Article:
383 of 495 people found the following review helpful By Craig Matteson HALL OF FAMETOP 1000 REVIEWER on April 24, 2007
Format: Hardcover
I am always amazed when I see the faces of Mao or Che Guevara on clothing or posters by those free spirits who imagine that these men would do anything but kill them for their social and political views. On page 16 of this book the author recounts how Henry Gomez made a t-shirt to counter all the "Che Lives" shirts floating around. His said "Che's Dead - Get Over It". Carlos Santana saw it and came over to berate him (never mind that Santata's brand of music was banned in Cuba by Guevara). Santata said, "Che may be dead for you, but he lives in our hearts ... Che is all about love and compassion." They then exchanged points. Santata's were based on fantasy and Gomez in fact. In the end, Santana said what one would expect, "You're getting hung up on facts, man." Wow.

This book recounts Che's murderous role in the deaths of more than 10,000 people after the Cuban revolution. Just one story of horror involves a mother pleading for the life of her boy directly in front of Che. He listened, thought, and then picked up the phone and shouted a command for the boy to be taken out and shot immediately. He had no respect for the law. It was a bourgeois detail that impeded the revolution. When one official pleaded for a trial before a sentence of death was passed, Che shouted that the man could conduct his trial tomorrow, but that the execution had to be conducted tonight. Even when there were trials, they were just for show with the sentences already noted on the form prior to the trail. There is much of this.

That so many on the left, including many American media outlets (such as the New York Times, Time Magazine, Life, and many others), helped Castro and Che come to power should still be a matter of shame, but is never mentioned anymore.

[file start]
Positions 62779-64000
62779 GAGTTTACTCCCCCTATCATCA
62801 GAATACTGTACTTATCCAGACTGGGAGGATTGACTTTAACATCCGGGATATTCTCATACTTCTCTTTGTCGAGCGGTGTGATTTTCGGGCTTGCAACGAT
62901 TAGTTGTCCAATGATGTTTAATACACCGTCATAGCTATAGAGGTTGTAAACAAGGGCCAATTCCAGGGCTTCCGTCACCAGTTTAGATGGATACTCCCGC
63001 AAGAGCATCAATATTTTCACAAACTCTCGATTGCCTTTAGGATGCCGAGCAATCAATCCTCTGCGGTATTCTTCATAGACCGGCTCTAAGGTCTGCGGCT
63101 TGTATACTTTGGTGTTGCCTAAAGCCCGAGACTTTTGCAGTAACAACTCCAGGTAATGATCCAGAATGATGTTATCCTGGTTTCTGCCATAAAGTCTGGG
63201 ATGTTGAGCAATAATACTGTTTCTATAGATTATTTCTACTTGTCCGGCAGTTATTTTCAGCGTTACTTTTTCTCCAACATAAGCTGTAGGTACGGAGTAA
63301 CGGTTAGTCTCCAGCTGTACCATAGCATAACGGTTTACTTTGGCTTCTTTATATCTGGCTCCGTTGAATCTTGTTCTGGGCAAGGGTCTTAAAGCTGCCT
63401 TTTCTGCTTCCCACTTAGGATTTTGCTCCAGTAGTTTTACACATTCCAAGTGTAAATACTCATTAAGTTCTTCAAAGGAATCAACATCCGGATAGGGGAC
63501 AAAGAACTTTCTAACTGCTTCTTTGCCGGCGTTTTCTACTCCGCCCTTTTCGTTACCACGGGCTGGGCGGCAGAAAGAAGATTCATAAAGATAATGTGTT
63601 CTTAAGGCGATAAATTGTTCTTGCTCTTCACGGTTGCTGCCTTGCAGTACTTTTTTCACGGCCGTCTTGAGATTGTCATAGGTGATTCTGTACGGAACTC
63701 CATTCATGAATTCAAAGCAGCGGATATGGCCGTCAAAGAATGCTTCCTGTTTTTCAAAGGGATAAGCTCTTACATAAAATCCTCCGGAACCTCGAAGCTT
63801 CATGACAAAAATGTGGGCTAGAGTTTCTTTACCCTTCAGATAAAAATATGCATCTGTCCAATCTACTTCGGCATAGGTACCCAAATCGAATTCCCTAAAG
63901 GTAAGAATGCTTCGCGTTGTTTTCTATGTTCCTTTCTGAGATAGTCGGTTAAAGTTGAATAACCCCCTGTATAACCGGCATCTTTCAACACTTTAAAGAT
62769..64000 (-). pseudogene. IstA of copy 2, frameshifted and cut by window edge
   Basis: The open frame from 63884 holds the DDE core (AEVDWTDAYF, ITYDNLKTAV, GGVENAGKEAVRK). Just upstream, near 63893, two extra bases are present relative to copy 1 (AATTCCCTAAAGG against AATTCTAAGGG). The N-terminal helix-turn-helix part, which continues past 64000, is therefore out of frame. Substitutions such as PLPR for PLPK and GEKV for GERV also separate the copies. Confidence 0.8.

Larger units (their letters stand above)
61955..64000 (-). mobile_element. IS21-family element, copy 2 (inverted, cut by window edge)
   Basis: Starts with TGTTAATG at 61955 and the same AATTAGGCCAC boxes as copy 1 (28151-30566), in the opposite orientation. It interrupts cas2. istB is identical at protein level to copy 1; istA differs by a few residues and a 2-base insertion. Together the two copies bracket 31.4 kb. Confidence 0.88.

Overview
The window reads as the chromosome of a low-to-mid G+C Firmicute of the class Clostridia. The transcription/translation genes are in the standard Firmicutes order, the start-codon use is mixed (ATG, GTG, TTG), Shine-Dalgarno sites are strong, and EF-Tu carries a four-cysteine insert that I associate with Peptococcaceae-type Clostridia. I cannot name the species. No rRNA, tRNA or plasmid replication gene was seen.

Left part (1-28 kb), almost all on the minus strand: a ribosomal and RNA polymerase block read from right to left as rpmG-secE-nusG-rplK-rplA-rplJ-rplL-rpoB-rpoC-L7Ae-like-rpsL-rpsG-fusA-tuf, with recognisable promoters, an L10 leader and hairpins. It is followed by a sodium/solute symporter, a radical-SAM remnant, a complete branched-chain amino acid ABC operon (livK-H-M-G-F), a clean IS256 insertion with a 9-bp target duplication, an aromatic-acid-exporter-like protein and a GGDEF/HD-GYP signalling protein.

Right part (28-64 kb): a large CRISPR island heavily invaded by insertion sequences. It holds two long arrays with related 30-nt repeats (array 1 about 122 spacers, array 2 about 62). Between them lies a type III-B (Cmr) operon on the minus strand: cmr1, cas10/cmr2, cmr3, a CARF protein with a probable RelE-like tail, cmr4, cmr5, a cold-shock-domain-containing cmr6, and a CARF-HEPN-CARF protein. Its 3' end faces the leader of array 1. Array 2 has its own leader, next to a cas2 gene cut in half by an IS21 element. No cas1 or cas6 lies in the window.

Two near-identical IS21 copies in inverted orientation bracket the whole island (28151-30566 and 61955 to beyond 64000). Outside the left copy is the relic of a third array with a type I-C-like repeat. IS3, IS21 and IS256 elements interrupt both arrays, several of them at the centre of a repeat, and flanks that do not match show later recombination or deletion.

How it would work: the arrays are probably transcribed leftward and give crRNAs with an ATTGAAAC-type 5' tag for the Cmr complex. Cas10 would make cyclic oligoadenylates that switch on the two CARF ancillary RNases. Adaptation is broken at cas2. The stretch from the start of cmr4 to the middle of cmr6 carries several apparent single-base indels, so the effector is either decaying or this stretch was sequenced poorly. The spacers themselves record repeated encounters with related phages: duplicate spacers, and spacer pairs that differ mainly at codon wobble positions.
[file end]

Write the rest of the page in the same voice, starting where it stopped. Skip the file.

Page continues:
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280 of 369 people found the following review helpful By Joe on April 23, 2007
Format: Hardcover
Dear Humberto,

Sorry I didn't buy your new book. Yesterday I read

about half of of it sitting in the coffee shop of my

local bookstore. Cheapness was instilled in me during

my formative years by my chinese parents. Fortunately,

their political leanings were not and I learned to

read, think, and analyze for myself.

Thank You for writing the book! Even though it's about

Che and Cuba, it means a lot to me as well--a

Chinese-American. Any book against one dictator is a

book against ALL dictators. I imagine you must feel

the same rage seeing a Che T-shirt as I do seeing a

Mao T-shirt. It bothers me that many people do not

think twice about wearing either T-shirt, but if

somebody wore a T-shirt with the visage of Hitler,

Stalin, bin Laden, or that Virginia Tech guy it'd be

all over the news.

I don't want to be a "woe is me I'm a minority/person

of color", but unfortunately part of me does feel when

it's whites killing whites (ie Hitler, Stalin) then

those dictators are evil. When it comes to "minority"

dictators, those guys are suave, cute, cuddly, or part